Designing Ownership: Non-fungible Tokens and Digital Artifacts

What does it mean to own an artifact? The recent sales of non-fungible tokens (NFTs) are not only an art phenomena, they also are an ownership phenomena.  Here is digital art by Beeple entitled Bull Run.

This is an edition of 271, and someones who owns one of the NFTs is probably willing to sell it to you.  But, you may ask, what are you buying? The artwork is digital, and you can, if you like, pin the image and view it whenever you like. That is, you can possess the digital artifact for free. If you buy the token, you will own just the token. And what is the token? It is essentially a file that has been placed on the ethereum blockchain; the file has a pointer to the digital artifact, the image above. 

This may seem arcane, but the underlying concept of non-fungible tokens has broad applicability. Consider the sale of a traditional designed artifact:

The designer/artist created some artifact, like a painting, and the collector buys it. The collector then owns it, and possesses it exclusively. The collector can decide to sell it to someone else who will then own it. Or the collector may decide to gaze upon the artifact while sipping whiskey in a hidden windowless room, taking pleasure in limiting access.

Non-fungible tokens can be used to create different ownership scenarios. Such tokens are like speech acts: they declare ownership. Furthermore, they prove ownership through their cryptographic features. They also can be used to entirely separate the intermixed concepts of ownership and possession:

The designer creates an artifact, in this case a digital artifact like Bull Run. One of the features of a digital artifact is that it can be copied exactly, and so the artifact is set free: anyone is allowed to copy it, print it, put it on a wall, or import it into a virtual world. The public possesses the artifact, non-exclusively. The designer at the same time mints an NFT. The collector buys the NFT, and as a result owns the NFT. The collector can possess the digital artifact, but only in the same way as the public does. There is no exclusivity with respect to the artifact, but there is exclusivity with respect to the NFT.

The purchase is a form of patronage, which may help encourage more production, and may also add to the reputation of the collector. Many tokens also have another feature: if the collector sells the art work to another collector, the other collector pays a royalty back to the artist. This can happen because an NFT can be configured to function as a contract, with computational logic that enforces the transfer of value back to the minter upon every transaction. So everyone in the chain of ownership helps the artist. By contrast, the typical secondary sale of art does not pay royalties back to the original artist.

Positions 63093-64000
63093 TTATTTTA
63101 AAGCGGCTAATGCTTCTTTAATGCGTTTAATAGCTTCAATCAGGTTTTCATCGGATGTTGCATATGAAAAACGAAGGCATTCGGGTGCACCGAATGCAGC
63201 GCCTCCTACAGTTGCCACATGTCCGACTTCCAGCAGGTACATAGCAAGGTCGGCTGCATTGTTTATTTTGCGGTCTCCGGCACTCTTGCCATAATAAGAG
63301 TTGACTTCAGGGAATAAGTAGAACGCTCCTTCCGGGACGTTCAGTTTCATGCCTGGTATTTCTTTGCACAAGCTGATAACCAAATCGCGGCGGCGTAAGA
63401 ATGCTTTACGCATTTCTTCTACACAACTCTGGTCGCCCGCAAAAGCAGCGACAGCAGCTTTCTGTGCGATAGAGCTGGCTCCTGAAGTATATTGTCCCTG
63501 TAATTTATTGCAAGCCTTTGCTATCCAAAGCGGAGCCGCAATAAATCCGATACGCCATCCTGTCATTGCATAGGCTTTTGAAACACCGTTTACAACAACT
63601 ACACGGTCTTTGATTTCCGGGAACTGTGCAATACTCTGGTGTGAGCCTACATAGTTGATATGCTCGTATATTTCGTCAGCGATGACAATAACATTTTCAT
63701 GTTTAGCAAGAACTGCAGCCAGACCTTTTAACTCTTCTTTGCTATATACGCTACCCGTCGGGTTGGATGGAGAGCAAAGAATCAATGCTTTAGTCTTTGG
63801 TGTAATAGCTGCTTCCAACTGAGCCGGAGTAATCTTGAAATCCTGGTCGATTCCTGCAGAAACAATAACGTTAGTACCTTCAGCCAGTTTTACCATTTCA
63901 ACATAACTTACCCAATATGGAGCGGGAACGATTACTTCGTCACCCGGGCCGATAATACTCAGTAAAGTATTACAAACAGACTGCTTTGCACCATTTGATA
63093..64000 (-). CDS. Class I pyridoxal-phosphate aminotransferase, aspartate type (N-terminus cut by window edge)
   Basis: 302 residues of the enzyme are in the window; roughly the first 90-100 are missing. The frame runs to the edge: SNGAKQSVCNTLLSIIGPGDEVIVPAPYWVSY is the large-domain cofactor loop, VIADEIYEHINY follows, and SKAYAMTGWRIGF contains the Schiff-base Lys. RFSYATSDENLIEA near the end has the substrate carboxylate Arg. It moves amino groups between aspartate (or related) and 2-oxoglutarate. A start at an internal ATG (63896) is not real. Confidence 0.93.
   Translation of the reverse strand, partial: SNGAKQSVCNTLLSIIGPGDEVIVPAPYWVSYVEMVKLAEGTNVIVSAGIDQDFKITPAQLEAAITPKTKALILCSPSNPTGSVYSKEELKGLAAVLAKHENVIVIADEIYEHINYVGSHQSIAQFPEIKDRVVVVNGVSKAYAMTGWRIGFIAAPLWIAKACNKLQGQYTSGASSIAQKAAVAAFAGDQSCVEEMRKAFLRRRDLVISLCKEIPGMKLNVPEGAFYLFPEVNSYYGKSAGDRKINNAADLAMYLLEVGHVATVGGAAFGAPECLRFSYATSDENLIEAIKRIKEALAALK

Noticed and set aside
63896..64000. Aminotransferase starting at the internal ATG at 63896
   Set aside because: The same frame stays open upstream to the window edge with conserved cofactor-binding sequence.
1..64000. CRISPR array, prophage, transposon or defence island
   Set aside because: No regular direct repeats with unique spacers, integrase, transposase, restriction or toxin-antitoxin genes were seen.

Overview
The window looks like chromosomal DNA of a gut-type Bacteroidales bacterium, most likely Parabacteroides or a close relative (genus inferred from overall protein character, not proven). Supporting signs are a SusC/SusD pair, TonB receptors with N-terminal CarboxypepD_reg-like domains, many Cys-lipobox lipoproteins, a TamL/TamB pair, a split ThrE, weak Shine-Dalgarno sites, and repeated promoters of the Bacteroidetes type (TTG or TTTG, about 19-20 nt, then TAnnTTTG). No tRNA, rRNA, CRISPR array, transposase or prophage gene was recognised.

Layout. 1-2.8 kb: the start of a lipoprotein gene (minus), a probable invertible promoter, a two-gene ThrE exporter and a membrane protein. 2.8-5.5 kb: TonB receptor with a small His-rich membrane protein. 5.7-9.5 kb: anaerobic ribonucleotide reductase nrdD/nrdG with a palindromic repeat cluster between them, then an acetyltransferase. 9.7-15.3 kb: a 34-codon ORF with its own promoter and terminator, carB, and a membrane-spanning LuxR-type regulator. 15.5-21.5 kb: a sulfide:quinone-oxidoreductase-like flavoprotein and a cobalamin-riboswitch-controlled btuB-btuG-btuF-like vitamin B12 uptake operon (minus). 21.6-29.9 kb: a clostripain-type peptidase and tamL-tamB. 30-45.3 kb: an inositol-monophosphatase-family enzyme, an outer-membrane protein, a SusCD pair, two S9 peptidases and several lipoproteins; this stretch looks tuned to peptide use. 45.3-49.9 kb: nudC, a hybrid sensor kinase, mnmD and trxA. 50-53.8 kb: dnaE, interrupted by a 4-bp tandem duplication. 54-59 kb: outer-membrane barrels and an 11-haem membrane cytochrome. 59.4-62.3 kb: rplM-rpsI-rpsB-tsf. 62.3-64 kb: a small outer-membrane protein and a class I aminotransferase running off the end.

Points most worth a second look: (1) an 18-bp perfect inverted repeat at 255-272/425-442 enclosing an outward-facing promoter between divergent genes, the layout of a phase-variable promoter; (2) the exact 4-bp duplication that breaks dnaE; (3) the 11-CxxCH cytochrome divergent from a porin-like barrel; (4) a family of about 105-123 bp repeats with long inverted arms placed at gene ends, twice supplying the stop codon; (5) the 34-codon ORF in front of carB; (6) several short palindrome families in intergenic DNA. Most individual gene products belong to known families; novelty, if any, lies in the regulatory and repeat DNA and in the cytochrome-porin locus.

Ownership and value flows can be designed. They become another tool in the arsenal of a designer. At one extreme, the digital artifact becomes open source, so that everyone can copy it and possess it. This is good for viewership, and popularity overall. The popularity may enhance the value of the NFT, which is targeted toward collectors.

Beeple sold his collage Everydays: The first 5000 days, for $69,346,250. At the time of writing, #224 of Bull Run, which is one of the component images of the collage, appears on OpenSea, and can be purchased from its current owner for 69 Ethereum, or about $143,000. It may be that the more exposure the Beeple digital artifacts get, the higher the value of the NFTs, a kind of preferential attachment.

It is possible we will see all sorts of variations on ownership and possession, because designers can now include ownership as part of the design space. For example, a designer could create a piece based on procedural generation that runs differently according to a random seed. Everyone sees something different, but the NFT owner’s version could be parameterized according to a special seed created by the artist. The artwork doesn’t have to be static, because the NFT can include logic that can affect the digital artifact it points to. In that way, the artifact can change algorithmically with each sale.  The design space is large, in that the designer can create digital artifacts that have logic, and also mint NFTs that also have complementary logic. So fluid ownership and fluid possession become aspects of an overall design.

There is another level. NFTs can interact with each other. Indeed, there are now games based on NFTs. Imagine the NFT as the genome of a game character, and imagine that genomes can be modified and recombined to create new genomes that are more fit for gameplay. Each NFT has ancestors. To the extent the character survives in the game, the character is valuable. And the NFTs can potentially be bought and sold. The buying and selling could, for example, transfer value to the characters’ ancestors. That is, just as users of patents may pay royalties, these kinds of trees can create royalty streams for players in the game. How about control? One can imagine the game and the control of the game being distributed to those who play, perhaps according to the degree their contributions get used by other players. These ideas are developed in the game Axie. Related ideas can be seen in descriptions of  remix networks and contest webs